Wednesday, November 17, 2010

The Arrogance of Writing: New Author Talks Turkey About His Foray Into Writing

Former Fortune 40 exec Garrett Miller talks about the impetus for his new book, Hire on a WHIM: The Four Qualities that Make for Great Employees, on the qualities every job candidate must have and every hiring manager must look for. Read Garrett's surprising take on what pushed him to write and keep writing successfully.

AA: With your extensive sales and training background, what got you started writing?

GM: Having time on my hands after a job change and starting a company [Garrett is president and CEO of CoTria, a productivity management firm] led me down a foreign path. I found myself with a very rare commodity time. With this hopefully brief window of time, I decided I would write, and with excitement I poured the first of many cups of afternoon tea and stared. I had dozens of ideas and years of kinetic energy ready to be unleashed onto the keyboard. Then the doubts began to creep in, and my thoughts began to attack me. On what authority are you going to write? Who would ever read your book? Despite the doubts, I pressed on, knowing the creative process would be better than sitting idle and to tell you the truth, I did think I had something of value to say.
AA: What was your next hurdle?

GM: Once I was committed to writing, my second obstacle was what I would say, and whether it was new and valuable in the marketplace.

GM: I enjoyed the process of discovering what I would write about. I pulled back my life's camera so that I was looking at my career from a 10,000-foot perspective and asked, "What did you do well, and what did others think you did well?" The answer came quickly hiring. I hired terrific talent into the company, and others took notice as well. That was a great feeling. So, I had my subject matter; now what would I have to say?

AA: Sounds like the roller coaster all writers go through, but how did you figure that out?

GM: The next step took a few days of hard thinking, and that was figuring out why I hired well and why anyone would care. I began to unpack my experiences and looked for common threads that ran through each of my hires. I still remember sitting alone in a restaurant waiting for my client and just writing down ideas and qualities. I rearranged my thoughts, rewrote them and then boiled them down to four words. Then I played with the words, found synonyms and rearranged them until I had a cleaver acronym WHIM. It was at this point that my book was born. I had direction and purpose, and a foundation on which to build. Most important was a new-found confidence in my subject matter that it was new and valuable. Now I could write with confidence.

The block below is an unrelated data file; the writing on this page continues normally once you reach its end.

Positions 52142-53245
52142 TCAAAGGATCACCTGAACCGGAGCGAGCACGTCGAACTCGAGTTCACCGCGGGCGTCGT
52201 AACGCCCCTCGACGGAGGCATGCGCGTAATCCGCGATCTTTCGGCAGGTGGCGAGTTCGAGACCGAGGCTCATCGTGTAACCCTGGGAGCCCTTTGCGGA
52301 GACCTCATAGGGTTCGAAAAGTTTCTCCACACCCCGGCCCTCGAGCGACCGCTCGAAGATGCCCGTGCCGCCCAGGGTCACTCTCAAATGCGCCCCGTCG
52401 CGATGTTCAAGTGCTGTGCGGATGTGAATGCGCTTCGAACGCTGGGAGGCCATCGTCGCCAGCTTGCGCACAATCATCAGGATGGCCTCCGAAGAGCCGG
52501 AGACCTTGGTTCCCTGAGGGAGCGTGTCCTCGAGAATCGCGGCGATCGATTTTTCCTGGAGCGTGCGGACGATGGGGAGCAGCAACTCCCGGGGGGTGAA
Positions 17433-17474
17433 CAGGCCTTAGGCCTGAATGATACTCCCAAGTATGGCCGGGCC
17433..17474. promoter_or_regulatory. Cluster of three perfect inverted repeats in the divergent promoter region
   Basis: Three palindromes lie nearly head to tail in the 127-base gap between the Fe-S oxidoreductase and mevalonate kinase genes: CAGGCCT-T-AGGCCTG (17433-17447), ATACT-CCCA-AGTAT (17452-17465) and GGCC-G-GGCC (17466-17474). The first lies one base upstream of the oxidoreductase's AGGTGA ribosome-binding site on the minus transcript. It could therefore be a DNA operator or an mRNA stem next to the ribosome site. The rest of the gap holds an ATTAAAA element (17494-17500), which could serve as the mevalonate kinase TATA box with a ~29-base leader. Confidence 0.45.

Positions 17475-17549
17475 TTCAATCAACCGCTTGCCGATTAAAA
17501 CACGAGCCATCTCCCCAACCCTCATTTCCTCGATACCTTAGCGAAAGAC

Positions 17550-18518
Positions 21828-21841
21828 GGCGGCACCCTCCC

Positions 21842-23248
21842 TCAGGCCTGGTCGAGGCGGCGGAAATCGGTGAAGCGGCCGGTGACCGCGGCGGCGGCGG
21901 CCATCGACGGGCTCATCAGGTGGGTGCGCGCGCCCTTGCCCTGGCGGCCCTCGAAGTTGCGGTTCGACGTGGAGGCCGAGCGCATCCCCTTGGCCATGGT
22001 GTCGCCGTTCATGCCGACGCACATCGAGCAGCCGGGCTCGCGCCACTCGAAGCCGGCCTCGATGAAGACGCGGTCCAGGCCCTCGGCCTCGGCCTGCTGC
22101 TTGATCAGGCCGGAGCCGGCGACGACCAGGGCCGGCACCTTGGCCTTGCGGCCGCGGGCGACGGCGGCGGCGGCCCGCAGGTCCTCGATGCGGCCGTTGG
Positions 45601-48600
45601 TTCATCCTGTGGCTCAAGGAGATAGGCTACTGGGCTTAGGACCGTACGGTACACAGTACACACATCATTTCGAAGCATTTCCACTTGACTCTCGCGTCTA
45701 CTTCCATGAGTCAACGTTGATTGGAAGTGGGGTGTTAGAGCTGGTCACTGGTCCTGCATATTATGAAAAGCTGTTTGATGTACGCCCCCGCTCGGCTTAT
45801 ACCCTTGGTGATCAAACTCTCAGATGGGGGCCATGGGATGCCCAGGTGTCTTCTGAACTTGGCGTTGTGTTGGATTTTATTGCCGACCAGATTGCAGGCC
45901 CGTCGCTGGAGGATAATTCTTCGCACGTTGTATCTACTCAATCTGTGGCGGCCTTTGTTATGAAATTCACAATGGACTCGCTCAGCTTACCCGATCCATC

AA: That's hugely encouraging for any writer fiction or nonfiction. But the title of this post which is your title is the "arrogance" of writing. What do you mean that?

GM: I still found myself amazed at the arrogance needed to write as a "subject matter expert." When I doubted my expertise, I began to bounce my ideas off people I respected. I listened and watched as they heard and processed my ideas. Most of the time a smile would slowly form on their faces as I described my concepts, and then they would give a nod of agreement. What I valued most was when they challenged my ideas and I had to defend them. It was in the successful defense of my subject that I truly grew in confidence. I was energized by these conversations and reconverted to the subject matter expert I needed to be in order to write with assurance.
AA: That's one of the most encouraging things a writer could hear, especially in an age of easy rejection. What advice would you give to other aspiring authors?

GM: Once you set out on this glorious task of writing, be convinced of your subject and the creative process of writing. If you begin to lose your swagger, call on your friends and respected colleagues. Be reinvigorated through lively discussion and debate about your subject matter, and then return, born anew.

Garrett Miller is a Word for Words, LLC, feature author, productivity expert and instructor. His Hire on a WHIM is a must-read for job seekers and hiring personnel. Read more about the book at the Editor's Bookshelf. The book is also available at Amazon, at Hire on a WHIM: The Four Qualities that Make for Great Employees.

2 comments:

Aurora Lopez Cancino said...

WOW!!! I loved the challenging attitude helping him as a writer when doubts crept in (sounds familiar???). So refreshing and inspiring. THANK YOU!!!

Adele Annesi said...

Glad you liked it! I felt the same way!